Further entrenchment of the system was facilitated by the creation of the Carnegie Unit in 1905 by the Carnegie Foundation for the Advancement of Teaching. Born out of the scientific management movement, Carnegie units (i.e., one half unit of credit for five weekly forty-five minute periods meeting for eighteen weeks) offered an advantageous method for the maintenance of credits and grades [11]. Consequently, American educational systems adopted 45 minute periods of instruction. Here is the crux of our juxtaposed conflict; our educational system, for the most part, influenced by external influences operates in opposition to a constructivist paradigm. What influences will redirect the system to adapt and evolve into a system which is conducive to a constructivist model? Without the appropriate time to utilize information technology in the classroom, teachers will teach toward state exams and choose not to utilize technology in their classrooms.


I have presented three potential views that policy makers can evoke in an effort to persuade the public of the value of implementing Internet initiatives in schools. Furthermore, I have attempted to offer some insight into the organizational structure of schooling that prevents the process of reform to move forward. For example, in American schools, the impact of the standards movement and the structure of schooling prohibits the effective utilization of the Internet for learning in the classroom. Blocks of time and textbook utilization to improve test scores dampens the spirit of innovation and change. A future policy must certainly take into account that accountability and standardized testing will be a reality for the 21st century teacher. Consequently, any policy advice must move from this reality to offering useful advice. First and foremost, teachers must realize that the Internet offers students the opportunity to learn at their own pace. If states continue to make standardized tests mandatory then teachers will be required to introduce a require a certain curriculum to be learned. Students can supplement textbooks through accessing the World Wide Web. Furthermore, this shift from teacher as an all-knowing disseminator of knowledge to a participant in the learning process makes students more responsible for their own learning. Consequently, They will learn how to learn - which is what will be truly necessary in the next millennium. Students who know how to learn will be those who are adaptive and thus always employable.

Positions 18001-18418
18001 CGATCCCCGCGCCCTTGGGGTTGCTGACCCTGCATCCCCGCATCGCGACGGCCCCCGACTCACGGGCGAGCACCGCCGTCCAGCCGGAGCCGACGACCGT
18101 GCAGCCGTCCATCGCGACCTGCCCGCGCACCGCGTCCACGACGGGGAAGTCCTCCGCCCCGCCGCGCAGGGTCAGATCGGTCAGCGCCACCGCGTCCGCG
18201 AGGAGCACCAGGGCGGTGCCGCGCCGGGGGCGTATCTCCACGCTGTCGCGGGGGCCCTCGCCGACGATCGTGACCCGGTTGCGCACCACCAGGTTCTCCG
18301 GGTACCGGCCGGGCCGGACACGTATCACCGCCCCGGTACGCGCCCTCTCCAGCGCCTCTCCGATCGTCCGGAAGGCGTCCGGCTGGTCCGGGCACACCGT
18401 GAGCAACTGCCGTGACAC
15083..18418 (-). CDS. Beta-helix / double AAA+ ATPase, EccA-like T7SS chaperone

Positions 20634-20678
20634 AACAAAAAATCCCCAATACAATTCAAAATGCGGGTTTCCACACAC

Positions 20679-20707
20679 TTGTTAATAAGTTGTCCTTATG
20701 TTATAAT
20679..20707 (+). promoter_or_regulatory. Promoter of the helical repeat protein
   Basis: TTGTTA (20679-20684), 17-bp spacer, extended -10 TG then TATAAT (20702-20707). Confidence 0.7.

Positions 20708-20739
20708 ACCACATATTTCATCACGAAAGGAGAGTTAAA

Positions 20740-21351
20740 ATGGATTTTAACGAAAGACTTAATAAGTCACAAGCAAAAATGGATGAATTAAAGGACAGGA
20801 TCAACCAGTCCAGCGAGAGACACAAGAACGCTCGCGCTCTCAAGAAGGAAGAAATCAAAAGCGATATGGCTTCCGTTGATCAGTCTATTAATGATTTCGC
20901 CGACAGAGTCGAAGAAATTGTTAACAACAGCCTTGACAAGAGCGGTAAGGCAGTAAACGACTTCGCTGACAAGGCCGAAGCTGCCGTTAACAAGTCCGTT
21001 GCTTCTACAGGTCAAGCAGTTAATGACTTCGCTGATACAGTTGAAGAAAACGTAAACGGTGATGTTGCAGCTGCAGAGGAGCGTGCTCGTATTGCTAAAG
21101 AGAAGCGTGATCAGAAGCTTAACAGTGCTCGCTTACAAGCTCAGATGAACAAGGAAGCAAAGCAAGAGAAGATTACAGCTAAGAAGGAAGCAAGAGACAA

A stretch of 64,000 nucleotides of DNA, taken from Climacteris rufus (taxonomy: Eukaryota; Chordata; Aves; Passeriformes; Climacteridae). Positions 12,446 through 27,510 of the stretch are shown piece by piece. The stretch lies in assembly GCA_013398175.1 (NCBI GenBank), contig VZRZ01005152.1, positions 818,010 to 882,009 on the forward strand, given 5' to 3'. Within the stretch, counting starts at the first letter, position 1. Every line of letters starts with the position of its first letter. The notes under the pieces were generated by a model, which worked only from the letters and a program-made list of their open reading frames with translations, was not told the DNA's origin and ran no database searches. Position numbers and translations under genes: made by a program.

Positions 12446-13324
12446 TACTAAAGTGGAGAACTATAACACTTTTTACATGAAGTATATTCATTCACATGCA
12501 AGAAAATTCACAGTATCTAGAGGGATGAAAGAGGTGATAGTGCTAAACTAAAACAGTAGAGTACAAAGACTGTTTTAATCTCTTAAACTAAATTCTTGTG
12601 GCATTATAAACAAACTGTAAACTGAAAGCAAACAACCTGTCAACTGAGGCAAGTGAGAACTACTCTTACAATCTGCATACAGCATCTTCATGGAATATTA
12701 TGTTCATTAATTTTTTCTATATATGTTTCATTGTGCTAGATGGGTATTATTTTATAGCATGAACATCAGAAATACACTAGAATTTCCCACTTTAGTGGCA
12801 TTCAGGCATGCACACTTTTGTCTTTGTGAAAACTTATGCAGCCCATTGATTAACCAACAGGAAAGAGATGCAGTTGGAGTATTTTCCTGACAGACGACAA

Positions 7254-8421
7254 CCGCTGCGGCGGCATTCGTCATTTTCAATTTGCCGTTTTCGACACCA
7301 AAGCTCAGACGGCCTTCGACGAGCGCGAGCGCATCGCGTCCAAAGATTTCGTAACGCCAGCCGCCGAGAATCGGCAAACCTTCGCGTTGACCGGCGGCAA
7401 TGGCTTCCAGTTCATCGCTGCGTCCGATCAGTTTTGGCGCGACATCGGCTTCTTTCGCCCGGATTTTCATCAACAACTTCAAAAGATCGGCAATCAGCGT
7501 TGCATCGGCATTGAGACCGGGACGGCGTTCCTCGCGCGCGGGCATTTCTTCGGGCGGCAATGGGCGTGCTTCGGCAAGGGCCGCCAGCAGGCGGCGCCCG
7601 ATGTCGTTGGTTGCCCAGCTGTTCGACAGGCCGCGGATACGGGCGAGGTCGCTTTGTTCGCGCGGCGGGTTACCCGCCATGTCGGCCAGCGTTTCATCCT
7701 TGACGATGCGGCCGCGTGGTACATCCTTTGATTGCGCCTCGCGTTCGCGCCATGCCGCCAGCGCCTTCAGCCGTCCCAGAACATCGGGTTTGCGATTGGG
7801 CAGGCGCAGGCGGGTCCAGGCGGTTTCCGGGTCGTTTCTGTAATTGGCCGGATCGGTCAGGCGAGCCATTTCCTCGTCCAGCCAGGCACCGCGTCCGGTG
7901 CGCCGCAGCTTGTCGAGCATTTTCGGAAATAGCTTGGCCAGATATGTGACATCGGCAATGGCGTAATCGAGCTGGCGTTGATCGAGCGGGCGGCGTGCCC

If educators can buy into this idea then the concepts of democracy and empowerment will follow. Without consensus on this fundamental paradigm, Internet for schools initiatives are doomed. Fear of pornography and privacy will far outweigh the perceived value added nature of the Internet. Policy makers need to demonstrate that the Internet offers an alternative to the antiquated and dominant paradigm of teacher as disseminator and student as receptacle. First and foremost, teachers need effective training in how to utilize the World Wide Web for learning. This empowers students while ensuring learning takes place. Through a shift away from teacher centered teaching to student centered learning, the Internet becomes a tool for liberating the student from the bonds of educational entrenchment.

About the Author

Joseph Slowinski is an Associate Instructor at Indiana University where he teaches courses in educational foundations and the utilization of technology in education. In addition, he serves as the Central and East European editor and Web Master for the Institute for the Study of Russian Education.


1. United States Department of Education, 1996. Getting America's Students Ready for the 21st Century: Meeting the Technology Literacy Challenge. Washington, D. C.

2. Quality Education Data, 1998. Technology Expenditures in K-12 Public Schools.

3. Education Week, 1998. Connecting to the Internet.

4. L. R. Alvarez, C. A. Barone, P. A. McClure, M. Ringle, J. E. Stuckey and T. W. West, 1996. "Why Technology?" Educom Review, volume 31, number 3 (May/June), also at

5. E. F. Strommen, 1995. "Constructivism, Technology, and the Future of Classroom Learning," at

6. S. Papert, 1993. The Children's Machine: Rethinking School in the Age of the Computer. New York: Basic Books.

7. National Academy of Sciences, 1995. Reinventing the Schools: The Technology is Now. Also at

8. J. F. Covaleskie, 1994. "The Educational System and Resistance to Reform: The Limits of Policy," Education Policy Analysis Archives, volume 5, number 11 (February 10), also at v2n4.html

9. Ibid.

10. Ibid.

11. C. L. Wood, E. W. Nicholson and D. G. Findley, 1985. The Secondary School Principal: Manager and Supervisor. Second edition. Boston: Allyn and Bacon.